According to the U.S. Census Bureau, the county has a total area of 2,307 square miles (5,980 km2), of which 2,116 square miles (5,480 km2) is land and 191 square miles (490 km2) (8.3%) is water. King County has nearly twice the land area of the state of Rhode Island. The highest point in the county is Mount Daniel at 2,426 meters (7,959 feet) above sea level.
King County borders Snohomish County to the north, Kitsap County to the west, Kittitas County to the east, and Pierce County to the south. It also shares a small border with Chelan County to the northeast. King County includes Vashon Island and Maury Island in Puget Sound.
- Snohomish County - north
- Pierce County - south
- Chelan County - east/northeast
- Kittitas County - east/southeast
- Kitsap County - west
National protected areas
- Klondike Gold Rush National Historical Park (part, also in Skagway, Alaska)
- Snoqualmie National Forest (part)
|U.S. Decennial Census
As of the census of 2010, there were 1,931,249 people, 789,232 households, and 461,510 families residing in the county. The population density was 817 people per square mile (315/km²). There were 742,237 housing units at an average density of 349 per square mile (135/km²). The racial makeup of the county was 68.7% White, 6.2% Black or African American, 0.8% Native American, 14.6% Asian, 0.8% Pacific Islander, 3.9% of some other race and 5.0% from two or more races. 8.9% of the population were Hispanic or Latino, of any race.
There were 789,232 households, of which 27.1% had children under the age of 18 living with them, 45.3% were married couples living together, 9.1% had a female householder with no husband present, and 41.5% were non-families. 31.0% of all households were made up of individuals and 7.50% had someone living alone who was 65 years of age or older. The average household size was 2.4 and the average family size was 3.05.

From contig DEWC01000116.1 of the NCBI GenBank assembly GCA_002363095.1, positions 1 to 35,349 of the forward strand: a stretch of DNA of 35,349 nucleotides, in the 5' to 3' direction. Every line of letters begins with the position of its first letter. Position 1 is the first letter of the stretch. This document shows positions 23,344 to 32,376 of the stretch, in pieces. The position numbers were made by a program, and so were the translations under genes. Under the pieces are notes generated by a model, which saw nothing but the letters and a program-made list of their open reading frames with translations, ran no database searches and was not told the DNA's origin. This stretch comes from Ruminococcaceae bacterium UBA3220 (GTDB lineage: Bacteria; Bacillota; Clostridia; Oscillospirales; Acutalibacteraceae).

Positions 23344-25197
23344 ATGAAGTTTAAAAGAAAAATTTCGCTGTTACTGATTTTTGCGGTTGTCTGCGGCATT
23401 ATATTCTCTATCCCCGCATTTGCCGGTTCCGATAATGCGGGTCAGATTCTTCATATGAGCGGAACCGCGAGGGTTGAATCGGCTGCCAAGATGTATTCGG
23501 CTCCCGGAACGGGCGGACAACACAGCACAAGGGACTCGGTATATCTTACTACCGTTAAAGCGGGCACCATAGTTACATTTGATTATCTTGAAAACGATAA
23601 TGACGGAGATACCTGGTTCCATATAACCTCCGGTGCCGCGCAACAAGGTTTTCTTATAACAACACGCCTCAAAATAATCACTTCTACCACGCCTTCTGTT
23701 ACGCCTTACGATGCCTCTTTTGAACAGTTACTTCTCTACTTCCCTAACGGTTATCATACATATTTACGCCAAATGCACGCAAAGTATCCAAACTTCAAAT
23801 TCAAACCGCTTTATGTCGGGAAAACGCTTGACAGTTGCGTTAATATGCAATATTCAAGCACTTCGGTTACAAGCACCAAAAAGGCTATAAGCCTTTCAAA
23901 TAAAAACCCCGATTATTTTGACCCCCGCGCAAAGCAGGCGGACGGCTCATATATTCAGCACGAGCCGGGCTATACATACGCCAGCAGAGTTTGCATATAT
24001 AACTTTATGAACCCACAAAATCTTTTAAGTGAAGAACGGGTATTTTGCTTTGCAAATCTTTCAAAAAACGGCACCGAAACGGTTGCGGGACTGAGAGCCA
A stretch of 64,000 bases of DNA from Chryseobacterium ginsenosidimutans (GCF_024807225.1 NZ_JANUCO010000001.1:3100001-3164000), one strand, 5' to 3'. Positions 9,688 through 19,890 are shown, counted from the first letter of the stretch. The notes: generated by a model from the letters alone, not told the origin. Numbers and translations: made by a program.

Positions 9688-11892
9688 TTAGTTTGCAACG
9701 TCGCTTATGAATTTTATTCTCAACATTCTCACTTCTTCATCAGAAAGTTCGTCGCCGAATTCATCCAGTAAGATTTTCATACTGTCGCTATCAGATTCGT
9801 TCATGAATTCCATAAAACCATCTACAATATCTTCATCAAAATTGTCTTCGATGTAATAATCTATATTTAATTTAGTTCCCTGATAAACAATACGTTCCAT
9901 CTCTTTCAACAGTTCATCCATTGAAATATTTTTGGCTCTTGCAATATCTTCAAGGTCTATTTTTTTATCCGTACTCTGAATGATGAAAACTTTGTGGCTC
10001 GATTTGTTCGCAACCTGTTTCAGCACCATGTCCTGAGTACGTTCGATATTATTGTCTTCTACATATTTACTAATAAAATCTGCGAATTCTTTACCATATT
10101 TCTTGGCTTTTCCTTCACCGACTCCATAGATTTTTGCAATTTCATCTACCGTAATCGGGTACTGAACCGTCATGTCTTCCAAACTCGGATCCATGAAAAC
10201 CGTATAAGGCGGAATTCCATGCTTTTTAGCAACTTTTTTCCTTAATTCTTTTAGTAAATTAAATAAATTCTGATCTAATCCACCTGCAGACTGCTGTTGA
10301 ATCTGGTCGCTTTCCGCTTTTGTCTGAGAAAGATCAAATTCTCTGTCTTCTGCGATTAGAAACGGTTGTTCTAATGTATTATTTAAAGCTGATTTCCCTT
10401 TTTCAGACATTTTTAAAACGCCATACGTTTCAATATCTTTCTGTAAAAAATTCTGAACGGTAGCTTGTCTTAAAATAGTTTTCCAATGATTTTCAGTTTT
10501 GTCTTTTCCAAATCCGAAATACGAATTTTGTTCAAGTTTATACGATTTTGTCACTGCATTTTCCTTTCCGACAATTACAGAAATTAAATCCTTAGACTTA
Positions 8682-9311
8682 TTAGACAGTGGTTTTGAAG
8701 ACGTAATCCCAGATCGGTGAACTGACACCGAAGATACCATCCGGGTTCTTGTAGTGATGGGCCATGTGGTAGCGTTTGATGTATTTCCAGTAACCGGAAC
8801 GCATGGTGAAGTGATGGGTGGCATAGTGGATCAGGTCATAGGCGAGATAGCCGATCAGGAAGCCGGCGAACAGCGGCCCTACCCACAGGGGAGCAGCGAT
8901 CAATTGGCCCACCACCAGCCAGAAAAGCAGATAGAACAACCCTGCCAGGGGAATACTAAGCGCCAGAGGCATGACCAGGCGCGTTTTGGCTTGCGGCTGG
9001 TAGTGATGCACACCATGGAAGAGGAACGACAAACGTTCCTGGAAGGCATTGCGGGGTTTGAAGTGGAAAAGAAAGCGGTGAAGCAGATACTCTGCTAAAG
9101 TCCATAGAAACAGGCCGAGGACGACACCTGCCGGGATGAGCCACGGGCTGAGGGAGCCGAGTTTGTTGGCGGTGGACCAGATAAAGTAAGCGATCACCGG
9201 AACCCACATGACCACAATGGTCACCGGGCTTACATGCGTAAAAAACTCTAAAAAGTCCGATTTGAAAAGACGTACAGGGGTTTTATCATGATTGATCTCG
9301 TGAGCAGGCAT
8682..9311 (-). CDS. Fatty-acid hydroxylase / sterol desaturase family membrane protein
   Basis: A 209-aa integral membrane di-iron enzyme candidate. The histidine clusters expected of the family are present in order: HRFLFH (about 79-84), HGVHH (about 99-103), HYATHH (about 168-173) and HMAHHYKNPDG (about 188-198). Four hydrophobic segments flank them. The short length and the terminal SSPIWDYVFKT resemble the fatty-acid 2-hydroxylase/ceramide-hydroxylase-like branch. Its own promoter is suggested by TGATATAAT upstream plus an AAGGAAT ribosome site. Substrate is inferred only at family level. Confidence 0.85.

In the county, the age distribution was as follows: 21.4% were under the age of 18, 6.7% from 20 to 24, 31.5% from 25 to 44, 26.9% from 45 to 64, and 10.9% who were 65 years of age or older. The median age was 37.1 years. For every 100 females there were 99.10 males. For every 100 females age 18 and over, there were 97.30 males.
The median income for a household in the county in 2010 was $68,065, and the median income for a family was $87,010. Males had a median income of $45,802 versus $34,321 for females. The per capita income for the county was $29,521. About 6.4% of families and 10.2% of the population were below the poverty line, including 12.5% of those under age 18 and 8.6% of those age 65 or over.
According to the 2000 census, 13.2% of the population were of German ancestry, while 9.1% English, 8.3% Irish and 5.5% Norwegian ancestry. 81.7% spoke only English at home, while 4.2% spoke Spanish, 2.3% Chinese (incl. all variations), 1.5% Vietnamese, 1.3% Tagalog, and 1.0% Korean.